Infertility and Unplanned Pregnancies

When we first began to seriously suspect that we might have fertility issues, I was working at a pregnancy clinic.  Every day, I would see women come through our doors who were facing unplanned pregnancies. Here we were, meeting at a place in life that neither of us wanted to be, wishing that for a season (say about 9 months), we could trade afflictions – that I could carry her pregnancy and she could have my infertility.  What I saw as a blessing, they saw as a curse.


It was hard to see these women getting what I wanted when they didn’t want it at all.  It was even more difficult to see 40% of them throw away what I longed for.  I knew God had me working there for a reason and I loved my work.  I loved helping women throughout pregnancy and as they entered Motherhood.  It was such a joy and privilege.  Yet, with every woman I helped, I longed for a baby of my own.  While I was generally at peace with God building our family in His perfect time, there were days when I, in my flesh, would get angry with Him.  How could He allow them to get pregnant when they wouldn’t appreciate it or were facing parenthood alone with fear and trembling?  How come He wasn’t allowing me get pregnant, when He knew I would cherish a baby?  Again and again, He reminded me that His plans were better than mine, but I didn’t always believe Him.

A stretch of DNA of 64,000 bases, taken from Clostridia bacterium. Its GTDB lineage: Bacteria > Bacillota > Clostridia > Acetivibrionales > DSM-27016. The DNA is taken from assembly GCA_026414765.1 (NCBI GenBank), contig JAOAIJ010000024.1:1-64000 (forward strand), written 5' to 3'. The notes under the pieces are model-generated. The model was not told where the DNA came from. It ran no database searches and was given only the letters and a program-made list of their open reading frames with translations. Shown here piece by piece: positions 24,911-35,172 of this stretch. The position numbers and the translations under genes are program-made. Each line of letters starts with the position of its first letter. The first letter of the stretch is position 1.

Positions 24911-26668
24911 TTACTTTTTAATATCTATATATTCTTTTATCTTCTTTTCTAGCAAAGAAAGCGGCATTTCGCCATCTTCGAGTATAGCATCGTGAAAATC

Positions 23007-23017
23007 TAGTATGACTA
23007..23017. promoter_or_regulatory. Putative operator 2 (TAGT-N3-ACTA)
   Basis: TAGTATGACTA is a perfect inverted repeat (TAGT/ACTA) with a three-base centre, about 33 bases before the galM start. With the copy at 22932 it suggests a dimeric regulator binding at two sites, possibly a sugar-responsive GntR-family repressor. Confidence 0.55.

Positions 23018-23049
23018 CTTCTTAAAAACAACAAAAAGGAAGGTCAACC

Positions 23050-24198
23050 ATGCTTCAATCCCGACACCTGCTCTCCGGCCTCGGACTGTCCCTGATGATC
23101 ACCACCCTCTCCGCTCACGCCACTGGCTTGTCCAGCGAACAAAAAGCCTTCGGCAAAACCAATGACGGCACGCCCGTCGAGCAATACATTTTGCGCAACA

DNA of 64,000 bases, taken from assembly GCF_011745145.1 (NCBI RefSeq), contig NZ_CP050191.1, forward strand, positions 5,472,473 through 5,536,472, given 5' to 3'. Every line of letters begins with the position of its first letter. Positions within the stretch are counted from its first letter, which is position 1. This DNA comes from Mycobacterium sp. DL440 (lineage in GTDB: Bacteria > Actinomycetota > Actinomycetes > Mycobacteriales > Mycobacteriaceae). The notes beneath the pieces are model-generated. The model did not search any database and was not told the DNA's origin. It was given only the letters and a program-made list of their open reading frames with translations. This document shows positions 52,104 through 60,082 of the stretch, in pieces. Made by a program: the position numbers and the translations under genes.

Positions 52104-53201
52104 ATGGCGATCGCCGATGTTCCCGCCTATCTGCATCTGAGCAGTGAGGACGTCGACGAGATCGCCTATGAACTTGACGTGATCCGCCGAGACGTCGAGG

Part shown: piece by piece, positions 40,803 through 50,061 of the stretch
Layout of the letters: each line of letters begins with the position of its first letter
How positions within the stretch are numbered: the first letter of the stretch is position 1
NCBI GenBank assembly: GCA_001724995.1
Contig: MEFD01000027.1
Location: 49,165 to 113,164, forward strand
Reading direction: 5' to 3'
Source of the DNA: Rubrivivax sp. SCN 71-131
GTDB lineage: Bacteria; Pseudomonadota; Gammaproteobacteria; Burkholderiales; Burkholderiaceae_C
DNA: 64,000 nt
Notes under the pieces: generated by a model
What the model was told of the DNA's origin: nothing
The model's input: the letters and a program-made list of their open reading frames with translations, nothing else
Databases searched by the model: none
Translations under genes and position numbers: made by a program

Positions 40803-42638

One day, in the midst of our first adoption (which fell through) and while still working at the pregnancy clinic, I was reading a book called “Hannah’s Hope: Seeking God’s Heart in the Midst of Infertility, Miscarriage, and Adoption Loss” by Jennifer Saake.  There was a section entitled “When God’s Plans Don’t Seem to Make Sense.”  It was as if the author was speaking directly to me: